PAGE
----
Halfway through its second season, “Shrill” beat its wayward characters to the punch by figuring itself out completely.
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Based on Lindy West’s memoir of the same name, the Hulu comedy spent much of tis first season fixated on a single cataclysmic event. Annie (co-creator Aidy Bryant), a writer for a weekly paper called The Thorn, had spent most of her life shrinking herself to fit society’s standards, but is forced to confront her issues as she confronts an internet troll who had made it his business to bully her relentlessly about her weight. Echoing West’s real-life experience, Annie ends up finding and calling him out personally, a moment that’s shocking to him and exhilarating for her. With just six episodes, though, the first season doesn’t have much time to develop much beyond this specific thread — which was a shame, because as the excellent second season proved, there was plenty more to explore.
In Season 2, “Shrill” used its expanded order of eight episodes to not only broaden its scope, but deepen its perspective. Annie deals with the rollercoaster of righteously quitting The Thorn and then rejoining it as one of its prized writers. She settles into a real relationship with Ryan (Luka Jones) before realizing that his newfound devotion can’t make up for his lack of ambition or interest in hers. The episode in which she covers a female empowerment convention — “WAHAM,” aka “Women Are Having a Moment” — is a series highlight, combining Bryant’s skill as a comic performer with the show’s shrewd insights on the particular disappointment of hollow feminism.
But the moment when it becomes clear that “Shrill” knows exactly what it’s doing comes in this season’s fourth episode (“Freak”), when Annie’s beloved roommate Fran (Lolly Adefope) takes herself out on a date. Happily stoned and munching on a burrito, Fran walks into a dive bar and promptly signs herself up for karaoke, where she absolutely crushes a freewheeling performance of “Shallow” from “A Star is Born.” Between this scene and the following episode, which has Annie joining Fran for a Nigerian family wedding, “Shrill” recognized once and for all that it had two charismatic leads in Bryant and Adefope, and should balance its stories accordingly.
. Fran’s burgeoning relationship with Em (a scene-stealing E.R. Fightmaster) gets just as much narrative weight as Annie navigating singledom as a woman confident in herself for the first time in her life. The season also allows room for Fran and Annie to have a substantive fight when Annie writes a piece that appears to give racists a pass, and Fran refuses to do the same for her oblivious friend. By the end of the season — and in turn, the show — their friendship has evolved and matured as much as they have.
The third season is so sharp and smart about laying the groundwork for Annie and Fran’s future, in fact, that it’s genuinely startling when it ends on a purposeful anti-climax, thus cutting their stories and the series short. Annie’s been promoted, but finds herself reeling from a terrible argument with her low-key new boyfriend Will (Cameron Britton), a man she’d previously written off before realizing he could be good for her. Fran comes to meet her with a sympathy bottle of wine, because she and Em also just had a huge fight about whether or not they should move in together. Sitting together on a park bench, the last shot of “Shrill,” period, is of Annie and Fran blinking through frustrated tears into the horizon, contemplating the ways in which their lives are about to change if they commit to the kind of change that has previously scared them to death.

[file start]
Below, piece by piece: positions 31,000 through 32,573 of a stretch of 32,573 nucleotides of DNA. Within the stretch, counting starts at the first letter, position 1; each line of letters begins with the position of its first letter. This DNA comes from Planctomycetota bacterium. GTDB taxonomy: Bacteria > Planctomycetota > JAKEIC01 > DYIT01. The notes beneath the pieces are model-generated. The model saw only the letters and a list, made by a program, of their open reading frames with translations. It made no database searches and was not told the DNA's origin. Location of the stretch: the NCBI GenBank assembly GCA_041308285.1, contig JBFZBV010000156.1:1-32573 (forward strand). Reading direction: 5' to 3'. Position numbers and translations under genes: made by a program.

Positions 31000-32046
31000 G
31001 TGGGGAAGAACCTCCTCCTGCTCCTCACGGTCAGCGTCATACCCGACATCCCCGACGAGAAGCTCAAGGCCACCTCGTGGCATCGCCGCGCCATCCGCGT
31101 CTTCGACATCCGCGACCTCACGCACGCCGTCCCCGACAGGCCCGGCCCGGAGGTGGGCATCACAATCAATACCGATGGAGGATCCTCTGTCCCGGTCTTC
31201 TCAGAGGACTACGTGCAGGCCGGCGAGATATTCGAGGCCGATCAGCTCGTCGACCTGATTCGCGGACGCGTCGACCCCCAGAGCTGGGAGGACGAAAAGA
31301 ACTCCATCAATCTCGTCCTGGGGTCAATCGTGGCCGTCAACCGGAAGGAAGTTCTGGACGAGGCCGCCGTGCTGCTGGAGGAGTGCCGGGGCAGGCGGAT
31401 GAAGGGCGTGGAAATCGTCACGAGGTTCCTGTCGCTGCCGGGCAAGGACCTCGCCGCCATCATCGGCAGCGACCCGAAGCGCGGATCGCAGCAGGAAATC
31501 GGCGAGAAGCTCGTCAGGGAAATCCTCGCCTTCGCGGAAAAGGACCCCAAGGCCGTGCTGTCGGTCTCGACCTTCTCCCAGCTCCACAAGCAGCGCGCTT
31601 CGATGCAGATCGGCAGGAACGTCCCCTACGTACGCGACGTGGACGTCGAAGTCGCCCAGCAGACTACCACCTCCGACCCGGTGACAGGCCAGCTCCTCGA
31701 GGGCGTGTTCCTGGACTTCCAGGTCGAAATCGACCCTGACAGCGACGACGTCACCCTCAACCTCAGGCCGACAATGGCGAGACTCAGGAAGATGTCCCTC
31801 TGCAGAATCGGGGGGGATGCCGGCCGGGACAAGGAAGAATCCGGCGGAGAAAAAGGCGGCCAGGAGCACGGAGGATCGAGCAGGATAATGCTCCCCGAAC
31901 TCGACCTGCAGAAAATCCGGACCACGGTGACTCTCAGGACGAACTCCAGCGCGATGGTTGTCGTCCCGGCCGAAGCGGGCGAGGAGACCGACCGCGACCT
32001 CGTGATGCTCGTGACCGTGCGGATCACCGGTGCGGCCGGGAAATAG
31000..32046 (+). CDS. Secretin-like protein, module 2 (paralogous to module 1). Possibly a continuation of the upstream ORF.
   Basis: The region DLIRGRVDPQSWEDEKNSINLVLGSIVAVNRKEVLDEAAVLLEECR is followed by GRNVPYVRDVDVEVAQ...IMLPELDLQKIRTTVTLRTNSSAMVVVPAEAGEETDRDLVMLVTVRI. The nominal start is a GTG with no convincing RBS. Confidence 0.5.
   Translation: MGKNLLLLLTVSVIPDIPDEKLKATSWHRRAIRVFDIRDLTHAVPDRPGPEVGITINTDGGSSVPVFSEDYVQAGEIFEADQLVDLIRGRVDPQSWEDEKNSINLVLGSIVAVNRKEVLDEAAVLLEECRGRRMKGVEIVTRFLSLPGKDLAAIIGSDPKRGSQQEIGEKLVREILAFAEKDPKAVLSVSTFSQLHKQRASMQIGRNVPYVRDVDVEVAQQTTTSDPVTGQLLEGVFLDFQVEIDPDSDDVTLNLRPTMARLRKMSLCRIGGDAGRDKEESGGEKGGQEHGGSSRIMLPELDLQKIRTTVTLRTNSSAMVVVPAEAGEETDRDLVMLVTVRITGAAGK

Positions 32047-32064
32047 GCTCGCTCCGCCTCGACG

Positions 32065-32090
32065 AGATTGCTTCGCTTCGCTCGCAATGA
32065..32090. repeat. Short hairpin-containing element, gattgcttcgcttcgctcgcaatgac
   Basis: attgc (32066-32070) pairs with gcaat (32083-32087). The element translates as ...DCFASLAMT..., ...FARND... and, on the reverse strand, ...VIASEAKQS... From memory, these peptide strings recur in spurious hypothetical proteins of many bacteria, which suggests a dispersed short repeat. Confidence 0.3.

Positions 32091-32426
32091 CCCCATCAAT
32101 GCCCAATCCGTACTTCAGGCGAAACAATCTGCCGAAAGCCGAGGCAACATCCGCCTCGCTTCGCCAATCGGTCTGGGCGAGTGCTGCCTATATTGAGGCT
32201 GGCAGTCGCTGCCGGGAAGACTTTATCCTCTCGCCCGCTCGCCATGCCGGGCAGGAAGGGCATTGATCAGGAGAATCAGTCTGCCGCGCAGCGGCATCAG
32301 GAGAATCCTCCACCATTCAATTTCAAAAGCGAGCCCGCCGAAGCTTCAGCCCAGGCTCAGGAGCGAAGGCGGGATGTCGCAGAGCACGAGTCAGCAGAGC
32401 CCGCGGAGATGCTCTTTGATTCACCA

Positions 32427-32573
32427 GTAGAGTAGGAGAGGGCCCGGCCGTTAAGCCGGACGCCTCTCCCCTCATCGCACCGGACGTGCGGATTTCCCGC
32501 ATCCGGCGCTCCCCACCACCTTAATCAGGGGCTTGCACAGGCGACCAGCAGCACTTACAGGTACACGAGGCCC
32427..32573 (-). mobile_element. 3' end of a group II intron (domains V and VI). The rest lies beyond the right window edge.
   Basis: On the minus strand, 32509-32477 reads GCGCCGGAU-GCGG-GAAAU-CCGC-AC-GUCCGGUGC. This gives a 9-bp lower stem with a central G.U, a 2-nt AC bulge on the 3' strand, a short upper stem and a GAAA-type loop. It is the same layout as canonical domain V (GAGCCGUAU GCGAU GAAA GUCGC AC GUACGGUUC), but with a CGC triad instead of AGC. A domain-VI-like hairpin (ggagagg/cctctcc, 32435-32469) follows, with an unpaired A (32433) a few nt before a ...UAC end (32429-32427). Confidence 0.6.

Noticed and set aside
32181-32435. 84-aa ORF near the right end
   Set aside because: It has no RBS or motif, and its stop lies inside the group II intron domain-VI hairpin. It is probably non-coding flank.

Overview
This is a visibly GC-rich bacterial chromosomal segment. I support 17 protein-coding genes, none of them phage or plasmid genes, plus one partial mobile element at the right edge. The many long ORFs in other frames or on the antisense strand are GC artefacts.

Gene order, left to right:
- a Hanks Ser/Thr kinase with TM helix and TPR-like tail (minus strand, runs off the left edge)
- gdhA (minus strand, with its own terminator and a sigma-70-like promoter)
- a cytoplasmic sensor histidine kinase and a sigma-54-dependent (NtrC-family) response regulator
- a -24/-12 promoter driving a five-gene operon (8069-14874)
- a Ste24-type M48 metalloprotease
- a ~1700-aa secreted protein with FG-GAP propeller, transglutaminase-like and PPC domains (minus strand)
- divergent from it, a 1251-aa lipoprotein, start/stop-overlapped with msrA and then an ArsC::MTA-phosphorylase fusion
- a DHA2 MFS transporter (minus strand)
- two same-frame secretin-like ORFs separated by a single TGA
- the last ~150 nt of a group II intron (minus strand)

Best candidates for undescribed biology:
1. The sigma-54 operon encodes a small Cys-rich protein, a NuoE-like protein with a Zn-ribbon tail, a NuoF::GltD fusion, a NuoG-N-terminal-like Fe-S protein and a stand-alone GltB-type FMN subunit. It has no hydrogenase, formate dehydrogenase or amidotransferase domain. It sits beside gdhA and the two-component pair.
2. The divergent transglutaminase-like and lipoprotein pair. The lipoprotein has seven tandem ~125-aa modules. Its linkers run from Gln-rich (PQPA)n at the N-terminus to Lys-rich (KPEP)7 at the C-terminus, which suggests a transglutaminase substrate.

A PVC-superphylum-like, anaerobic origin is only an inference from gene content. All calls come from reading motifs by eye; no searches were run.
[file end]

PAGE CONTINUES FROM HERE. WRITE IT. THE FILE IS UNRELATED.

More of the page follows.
It’s a lovely scene, and there’s something to be said for a series that’s self-assured enough to end on a note of uncertainty rather than wrapping every loose thread up in a neater bow. But it’s also undeniably frustrating to realize that this is the last we’ll ever see of “Shrill” and these characters when there are demonstrably so many more rich stories to explore with them.
I would have loved to see how Annie handles being the editorial director of The Thorn alongside her work husband Amadi (a very good Ian Owens) and mercurial Gen X boss (the incomparable John Cameron Mitchell). Watching Fran fight her fight or flight instincts to build a life with Em, the loving and genuinely fun partner of her dreams, would’ve been a joy. Whatever else Fran and Annie might get up to, or however else they self-sabotage despite themselves, “Shrill” proved itself more than capable of telling their stories with wit and a keen eye for the ways in which life proves itself weird, wild and funny when you least expect it. It’s sad to lose a show near its peak, but it’s also a testament to how well “Shrill” developed itself with the time it got that its exit should sting this badly.
All three seasons of “Shrill” are now available to stream on Hulu.
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